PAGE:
Two attendees of the workshop showed an extreme aversion to garlic and all members of the Allium genus and so experimented further with the basic recipe. Using the same greens they substituted ginger for garlic, sesame oil for olive oil and sesame paste for parmesan. The result…absolutely delicious.
Aomizu (Pilea mongolica syn. pumila, Canadian clearweed), one of the pesto ingredients mentioned above, is another cherished summer green, making regular appearances in our salads of the past month. It is a member of the nettle family and the Japanese name aomizu (green water plant) gives you a good idea of where to look for it. A small annual with a preference for shady, moist places. The leaves look and taste very similar to koakaso (Boehmeria spicata), another member of the nettle family that I have written about previously here and here.
Myōga (Zingiber mioga) of the ginger family is a plant native to Japan and Korea that is a popular ingredient in the cuisine of both countries. Its popularity has led to its wide cultivation but it can still be found wild or, once introduced to an appropriate site, let go wild. It is a great plant for forest gardens as it grows well in full or partial shade.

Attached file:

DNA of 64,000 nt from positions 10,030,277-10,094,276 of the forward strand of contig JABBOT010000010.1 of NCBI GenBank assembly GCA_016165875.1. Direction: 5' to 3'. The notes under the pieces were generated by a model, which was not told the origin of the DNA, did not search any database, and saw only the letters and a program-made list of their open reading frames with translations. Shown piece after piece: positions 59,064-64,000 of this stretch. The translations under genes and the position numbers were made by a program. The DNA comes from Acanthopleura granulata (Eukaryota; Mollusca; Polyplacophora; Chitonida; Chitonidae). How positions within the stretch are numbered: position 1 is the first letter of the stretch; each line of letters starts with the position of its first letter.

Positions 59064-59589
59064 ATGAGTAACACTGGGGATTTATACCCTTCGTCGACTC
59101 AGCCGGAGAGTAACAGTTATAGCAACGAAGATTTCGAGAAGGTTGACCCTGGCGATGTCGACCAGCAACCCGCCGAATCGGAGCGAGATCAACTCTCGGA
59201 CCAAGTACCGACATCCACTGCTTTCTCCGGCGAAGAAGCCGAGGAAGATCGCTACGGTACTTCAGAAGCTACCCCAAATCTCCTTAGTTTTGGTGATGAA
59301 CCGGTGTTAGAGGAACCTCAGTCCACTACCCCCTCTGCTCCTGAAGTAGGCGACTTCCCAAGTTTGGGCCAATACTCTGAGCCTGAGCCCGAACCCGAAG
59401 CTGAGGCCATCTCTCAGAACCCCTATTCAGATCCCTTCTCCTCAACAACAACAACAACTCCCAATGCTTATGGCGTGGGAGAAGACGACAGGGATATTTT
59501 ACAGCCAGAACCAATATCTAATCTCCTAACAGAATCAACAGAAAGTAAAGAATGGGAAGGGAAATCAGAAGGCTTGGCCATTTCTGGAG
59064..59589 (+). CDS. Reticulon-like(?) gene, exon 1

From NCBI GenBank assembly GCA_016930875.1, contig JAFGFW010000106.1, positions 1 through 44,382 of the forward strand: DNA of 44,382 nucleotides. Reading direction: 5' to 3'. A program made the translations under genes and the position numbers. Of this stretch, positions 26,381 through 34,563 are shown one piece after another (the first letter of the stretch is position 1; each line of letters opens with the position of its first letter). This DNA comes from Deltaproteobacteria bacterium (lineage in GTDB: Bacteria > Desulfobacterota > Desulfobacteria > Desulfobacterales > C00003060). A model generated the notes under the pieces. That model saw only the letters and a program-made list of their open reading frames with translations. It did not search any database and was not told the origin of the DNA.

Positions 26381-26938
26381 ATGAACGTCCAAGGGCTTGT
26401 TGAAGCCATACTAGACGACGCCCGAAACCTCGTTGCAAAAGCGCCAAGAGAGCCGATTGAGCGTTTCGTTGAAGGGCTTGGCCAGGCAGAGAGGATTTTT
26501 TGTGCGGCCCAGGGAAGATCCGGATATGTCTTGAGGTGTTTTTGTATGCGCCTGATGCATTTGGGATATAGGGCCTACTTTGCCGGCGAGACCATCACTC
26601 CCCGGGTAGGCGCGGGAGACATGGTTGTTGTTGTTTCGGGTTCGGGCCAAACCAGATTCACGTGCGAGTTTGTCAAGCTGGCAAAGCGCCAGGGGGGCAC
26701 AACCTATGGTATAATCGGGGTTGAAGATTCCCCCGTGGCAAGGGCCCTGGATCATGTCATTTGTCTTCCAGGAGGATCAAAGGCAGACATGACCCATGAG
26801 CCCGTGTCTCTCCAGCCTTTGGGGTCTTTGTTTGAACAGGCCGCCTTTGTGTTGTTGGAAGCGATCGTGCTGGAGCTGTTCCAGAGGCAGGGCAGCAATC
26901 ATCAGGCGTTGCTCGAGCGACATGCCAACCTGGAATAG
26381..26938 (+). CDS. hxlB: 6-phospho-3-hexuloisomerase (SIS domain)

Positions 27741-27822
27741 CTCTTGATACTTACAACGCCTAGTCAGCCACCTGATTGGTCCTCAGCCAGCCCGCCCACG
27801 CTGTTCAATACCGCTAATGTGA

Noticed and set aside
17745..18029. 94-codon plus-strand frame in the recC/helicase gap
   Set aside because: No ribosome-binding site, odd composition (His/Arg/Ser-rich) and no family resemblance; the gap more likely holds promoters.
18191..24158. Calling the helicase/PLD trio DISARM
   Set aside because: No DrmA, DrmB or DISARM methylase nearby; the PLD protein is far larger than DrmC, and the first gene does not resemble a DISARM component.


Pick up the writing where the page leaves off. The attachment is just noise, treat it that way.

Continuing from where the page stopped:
In Japan it is often pickled or used in miso soup. The flower buds are the most commonly used part of the plant though the young shoots are eaten too. The flower buds appear at ground level – not on the above ground parts of the plant – so a bit of crawling around on the soil might be necessary. Even if not necessary it is fun and…uhh…grounding.
A stand of myōga left alone will soon fill up the available space with a subsequent reduction in the number of flower buds produced. A bit of disruption to the soil now and then (something the wild pigs usually do a reasonable job of) will increase the number of flower buds produced each year. Here we have summer and autumn flowering varieties.
Combine rice vinegar, sugar and salt. Guess the amount of vinegar you’ll need to cover the quantity of myōga you have (when in a jar) and add sugar and salt to taste. Bring the vinegar mixture to a boil and remove from heat. Cut the myōga flowerbuds in half and dip in boiling water for about thirty seconds to a minute, drain and place the myōga in a jar. Cover the myōga, while it is still hot, with the vinegar mixture then let the jar cool to room temperature before putting the lid on. Best kept refrigerated or in a very cool dark place.
July 15, 2012
Month four in a twelve month journal of the wild foods we are eating. Previous posts in this series can be found here.
Roused from a midday sleep by hunger I grab a bowl, don a wide-brimmed straw hat and head out to gather a salad.